Given an expected increase in tax rates in coming years, controlling income will become even more essential. One strategy is to use an eligible trust-owned annuity to defer ordinary income taxes. This allows the trustee to have full control over the annuity portion of the trust portfolio.

A variable annuity investment allows for potential accumulation while controlling taxation. Rebalancing can be facilitated automatically and without immediate taxation. Underlying portfolio turnover is done without taxable distributions so that taxation only occurs when distributions are needed and distributed to the beneficiary(s) of the trust.

However, for a trust-owned annuity to be eligible for income tax-deferral, every trust beneficiary must be an individual. If any trust beneficiary is a non-natural entity, such as a charity, corporation, partnership, or estate, the annuity earning will be subject to current federal and state ordinary income tax. If the annuity does qualify for tax deferral, the IRS 10% penalty may apply to distributions prior to the annuitant attaining age 59 1/2 .

Trust-owned annuity riders: Market risk and income

Annuities offer additional guarantees (at extra cost) that can help protect against two risks a trustee must plan for: income beneficiary longevity risk; and un-diversifiable market risk.

Withdrawal benefit for life

This optional living benefit rider can provide a steady stream of income for the lifetime of the income beneficiary. The longevity risk is transferred to the insurance company while the undistributed annuity assets remain invested. It is important to choose a withdrawal benefit that allows for exclusion ratio treatment for two reasons:

(1) The treatment maximizes the tax efficiency of the annuity distributions.

(2) The payments more closely align with certain income accounting provisions of the Uniform Principal and Income Act (UPAIA). The UPAIA may restrict a trustee from distributing all intended income from standard earnings-first annuity withdrawals to the income beneficiary.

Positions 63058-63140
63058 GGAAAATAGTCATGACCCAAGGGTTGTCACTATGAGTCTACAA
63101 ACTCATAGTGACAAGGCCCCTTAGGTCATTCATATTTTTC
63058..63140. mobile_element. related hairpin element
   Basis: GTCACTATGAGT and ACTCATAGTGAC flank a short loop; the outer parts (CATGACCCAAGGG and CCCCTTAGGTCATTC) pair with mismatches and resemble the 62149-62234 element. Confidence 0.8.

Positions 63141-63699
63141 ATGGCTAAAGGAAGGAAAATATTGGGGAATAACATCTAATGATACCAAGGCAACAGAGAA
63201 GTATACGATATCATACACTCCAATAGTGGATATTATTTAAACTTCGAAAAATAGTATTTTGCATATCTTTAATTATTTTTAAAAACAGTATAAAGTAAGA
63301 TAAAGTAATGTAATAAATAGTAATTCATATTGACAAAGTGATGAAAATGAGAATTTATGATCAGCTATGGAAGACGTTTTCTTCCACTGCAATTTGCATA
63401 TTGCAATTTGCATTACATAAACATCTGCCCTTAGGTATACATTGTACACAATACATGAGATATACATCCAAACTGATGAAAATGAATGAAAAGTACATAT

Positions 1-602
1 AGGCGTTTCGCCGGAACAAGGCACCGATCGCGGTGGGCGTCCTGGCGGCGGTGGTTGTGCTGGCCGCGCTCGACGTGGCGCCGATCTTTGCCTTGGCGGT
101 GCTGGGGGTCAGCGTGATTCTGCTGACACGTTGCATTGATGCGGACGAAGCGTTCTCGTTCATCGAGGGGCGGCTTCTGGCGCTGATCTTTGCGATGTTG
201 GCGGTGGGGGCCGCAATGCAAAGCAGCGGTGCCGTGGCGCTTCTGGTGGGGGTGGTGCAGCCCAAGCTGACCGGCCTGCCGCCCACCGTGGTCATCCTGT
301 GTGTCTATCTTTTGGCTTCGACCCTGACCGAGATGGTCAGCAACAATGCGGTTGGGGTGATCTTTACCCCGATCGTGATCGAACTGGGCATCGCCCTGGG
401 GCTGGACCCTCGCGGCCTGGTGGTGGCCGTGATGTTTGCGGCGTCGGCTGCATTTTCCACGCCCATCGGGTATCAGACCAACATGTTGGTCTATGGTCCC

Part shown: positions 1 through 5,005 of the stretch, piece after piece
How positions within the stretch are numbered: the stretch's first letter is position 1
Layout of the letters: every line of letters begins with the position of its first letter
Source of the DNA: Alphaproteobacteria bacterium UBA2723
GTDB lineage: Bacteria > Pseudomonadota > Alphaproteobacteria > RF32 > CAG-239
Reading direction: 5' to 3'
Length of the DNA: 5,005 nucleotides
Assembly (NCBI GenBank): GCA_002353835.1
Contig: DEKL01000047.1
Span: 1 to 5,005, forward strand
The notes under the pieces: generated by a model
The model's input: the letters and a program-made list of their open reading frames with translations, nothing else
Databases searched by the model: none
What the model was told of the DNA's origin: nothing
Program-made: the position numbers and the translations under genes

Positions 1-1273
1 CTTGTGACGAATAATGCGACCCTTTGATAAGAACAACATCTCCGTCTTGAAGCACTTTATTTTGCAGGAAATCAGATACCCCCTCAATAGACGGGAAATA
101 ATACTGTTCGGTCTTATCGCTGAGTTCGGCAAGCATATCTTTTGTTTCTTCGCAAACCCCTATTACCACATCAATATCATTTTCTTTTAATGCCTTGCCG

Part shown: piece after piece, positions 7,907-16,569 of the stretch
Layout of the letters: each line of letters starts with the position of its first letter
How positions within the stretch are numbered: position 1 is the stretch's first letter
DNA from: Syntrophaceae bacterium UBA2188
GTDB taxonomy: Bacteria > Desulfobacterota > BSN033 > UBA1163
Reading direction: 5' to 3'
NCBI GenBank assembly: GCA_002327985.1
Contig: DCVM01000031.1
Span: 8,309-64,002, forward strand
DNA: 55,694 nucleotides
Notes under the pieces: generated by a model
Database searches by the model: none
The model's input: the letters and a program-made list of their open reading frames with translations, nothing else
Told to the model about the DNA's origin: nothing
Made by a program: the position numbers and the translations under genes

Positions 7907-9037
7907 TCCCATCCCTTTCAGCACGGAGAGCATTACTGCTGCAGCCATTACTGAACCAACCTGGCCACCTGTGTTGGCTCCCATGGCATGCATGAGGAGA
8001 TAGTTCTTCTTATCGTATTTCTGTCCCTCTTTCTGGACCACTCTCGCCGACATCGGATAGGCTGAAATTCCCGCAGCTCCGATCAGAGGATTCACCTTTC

Death benefits

A guaranteed death benefit can provide market protection to the trust’s remainder beneficiaries with the income beneficiary as annuitant. If the income beneficiary dies, a guaranteed lump sum death benefit is paid to the trust regardless of the annuity value at that time.

The deferred gains would be subject to trust ordinary income taxation, but in most cases the trust will terminate and distribute trust assets to the remainder beneficiaries. Assuming this is done in the same calendar year, the deferred annuity earnings should pass through the trust and be taxable at the remainder beneficiary’s ordinary income tax bracket.

It’s time to consider a trust-owned annuity

As a financial professional, your job is to work with trustees and their legal and tax advisors to identify whether an annuity is an appropriate complement to the existing trust asset allocation. Fixed annuities should be considered for part of the conservative portion of the trust portfolio. Variable annuities combine diversified investment options, rebalancing features and optional living or death benefits for a portion of the equity component of the trust portfolio.

Wright Edler is vice president and division sales manager for ING U.S. Annuities, based in West Chester, Penn. He can be emailed at Wright.Edler@us.ing.com.